Zak McClendon's farewell message
When I began working at the GIA in late 2000, it was my dream to someday work for a professional gaming publication. Now that the site is closing, I can honestly say that I don’t have any regrets because that goal has already been accomplished.
If there’s one thing I’ve learned at the GIA, it’s that professionalism – at least in the odd realm of videogame journalism – is more about performance than paychecks. There’s very little in the world of gaming that is truly “exclusive.” Want import impressions before anyone else? Suck up the cost of overnight shipping and bust your hump getting them up before anyone else. Want to break stories before other sites? Stay up until 3 am every night keeping a close eye on the Japanese sites. Want to provide coverage of quirky, smaller titles that are slipping through the cracks at other sites? Well, that one’s easy – just care.
And that was really it – the GIA staff has always been the most passionate, dedicated group of people it has ever been my honor to work with. We were also blessed with a huge number of friends of the site, who just wanted to see us succeed, and were always there to provide support, background information, and hott newz scoopz.
For me, the GIA’s position as a fansite was its greatest strength. If we wanted to take an extra day on a review to get it right, we could. If we wanted to polish something through four levels of editing, we could. If we wanted to give major coverage to a game we knew .0001% of our readership cared about, simply because it was something we felt they should care about, we could do that too. Naturally, we also felt the responsibility to our readership, but our first obligation was to make something we were all happy with. If we succeeded at the latter goal, the former almost always took care of itself.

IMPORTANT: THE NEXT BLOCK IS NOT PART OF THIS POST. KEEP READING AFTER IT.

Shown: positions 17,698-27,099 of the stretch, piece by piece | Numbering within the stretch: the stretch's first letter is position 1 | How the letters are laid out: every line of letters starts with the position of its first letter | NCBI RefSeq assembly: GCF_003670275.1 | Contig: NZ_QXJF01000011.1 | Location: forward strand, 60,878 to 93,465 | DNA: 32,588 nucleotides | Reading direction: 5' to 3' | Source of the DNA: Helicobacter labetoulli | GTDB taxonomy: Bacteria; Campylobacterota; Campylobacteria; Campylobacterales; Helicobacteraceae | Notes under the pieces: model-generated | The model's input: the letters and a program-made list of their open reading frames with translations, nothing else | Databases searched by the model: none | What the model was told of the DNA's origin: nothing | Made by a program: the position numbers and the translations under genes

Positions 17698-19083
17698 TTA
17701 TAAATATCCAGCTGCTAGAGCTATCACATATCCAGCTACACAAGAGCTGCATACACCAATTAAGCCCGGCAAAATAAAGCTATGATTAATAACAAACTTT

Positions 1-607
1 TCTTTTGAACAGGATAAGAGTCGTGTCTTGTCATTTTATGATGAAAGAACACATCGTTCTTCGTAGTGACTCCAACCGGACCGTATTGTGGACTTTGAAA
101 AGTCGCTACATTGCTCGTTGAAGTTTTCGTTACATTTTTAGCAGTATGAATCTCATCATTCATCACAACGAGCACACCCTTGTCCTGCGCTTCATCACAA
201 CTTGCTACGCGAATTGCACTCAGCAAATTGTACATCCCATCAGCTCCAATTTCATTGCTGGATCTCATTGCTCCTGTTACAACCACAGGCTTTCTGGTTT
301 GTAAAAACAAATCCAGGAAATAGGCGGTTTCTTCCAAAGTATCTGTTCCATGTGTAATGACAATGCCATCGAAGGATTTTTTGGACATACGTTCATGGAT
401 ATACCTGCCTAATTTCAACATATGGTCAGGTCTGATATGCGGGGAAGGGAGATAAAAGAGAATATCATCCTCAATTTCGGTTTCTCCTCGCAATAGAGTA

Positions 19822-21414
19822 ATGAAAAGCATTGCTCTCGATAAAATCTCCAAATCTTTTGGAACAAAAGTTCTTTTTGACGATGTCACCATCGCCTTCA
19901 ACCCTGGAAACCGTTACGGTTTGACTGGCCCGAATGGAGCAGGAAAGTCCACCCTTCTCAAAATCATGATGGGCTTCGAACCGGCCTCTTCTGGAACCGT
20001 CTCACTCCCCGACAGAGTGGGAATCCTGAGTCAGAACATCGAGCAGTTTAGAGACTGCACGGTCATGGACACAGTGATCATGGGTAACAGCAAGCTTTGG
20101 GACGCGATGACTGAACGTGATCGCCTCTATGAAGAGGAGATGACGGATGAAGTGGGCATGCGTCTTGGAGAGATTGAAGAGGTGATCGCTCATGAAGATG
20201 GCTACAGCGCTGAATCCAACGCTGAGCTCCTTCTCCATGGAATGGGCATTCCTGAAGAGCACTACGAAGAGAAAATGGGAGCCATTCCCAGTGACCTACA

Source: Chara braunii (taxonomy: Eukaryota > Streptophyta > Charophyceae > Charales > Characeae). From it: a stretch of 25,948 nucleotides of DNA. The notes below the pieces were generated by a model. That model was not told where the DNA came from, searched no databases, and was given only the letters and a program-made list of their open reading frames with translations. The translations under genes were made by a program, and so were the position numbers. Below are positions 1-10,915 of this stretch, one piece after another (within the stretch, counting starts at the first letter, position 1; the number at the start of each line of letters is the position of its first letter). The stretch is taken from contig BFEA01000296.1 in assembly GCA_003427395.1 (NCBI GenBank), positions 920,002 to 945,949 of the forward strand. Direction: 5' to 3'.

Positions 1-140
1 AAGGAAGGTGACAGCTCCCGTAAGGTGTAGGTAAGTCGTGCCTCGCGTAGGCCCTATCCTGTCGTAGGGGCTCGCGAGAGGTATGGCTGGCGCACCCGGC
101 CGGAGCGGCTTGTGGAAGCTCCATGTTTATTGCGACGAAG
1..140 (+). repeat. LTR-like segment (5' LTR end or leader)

As you may or may not have noticed, the Internet had a major upheaval over the last year. Videogame websites have dropped left and right and advertising has become something that’s only profitable when it’s horribly invasive. Finances are a part of why we’re shutting down, but I’m happy to say that the GIA is not a casualty of the Internet crash – we’ve simply accomplished everything we’ve set out to do and now it’s time to enjoy a blissful retirement. I seem to remember there being more to life than videogames, and I intend to go back and find out exactly what those things are.
It feels a bit odd, after all this time, to be writing something for the GIA in the first person. Though I've contributed a lot to the site over the last year and a half, I hardly consider myself much of an Internet personality. I’ve always seen myself as a man behind the scenes and this much bald-faced sincerity is, frankly, a bit embarrassing. If anyone is actually reading this, then I’m flattered; if anything I ever contributed to the site mattered to you, then I’m honored.
I’ve made friends to last a lifetime at the GIA and been given opportunities I never would have expected – but it never would have happened if it weren’t for you, dear reader. There are few things in this world as precious as actually having an audience and the GIA’s readers never ceased to amaze me their intelligence, wit, passion, and kindness.
I certainly won’t miss writing release date stories or thumbnailing screenshots. Nor will I miss the staff – I plan on keep in touch with all of them. But I will miss the readers and the community that grew up around the GIA.
Thank you and goodnight.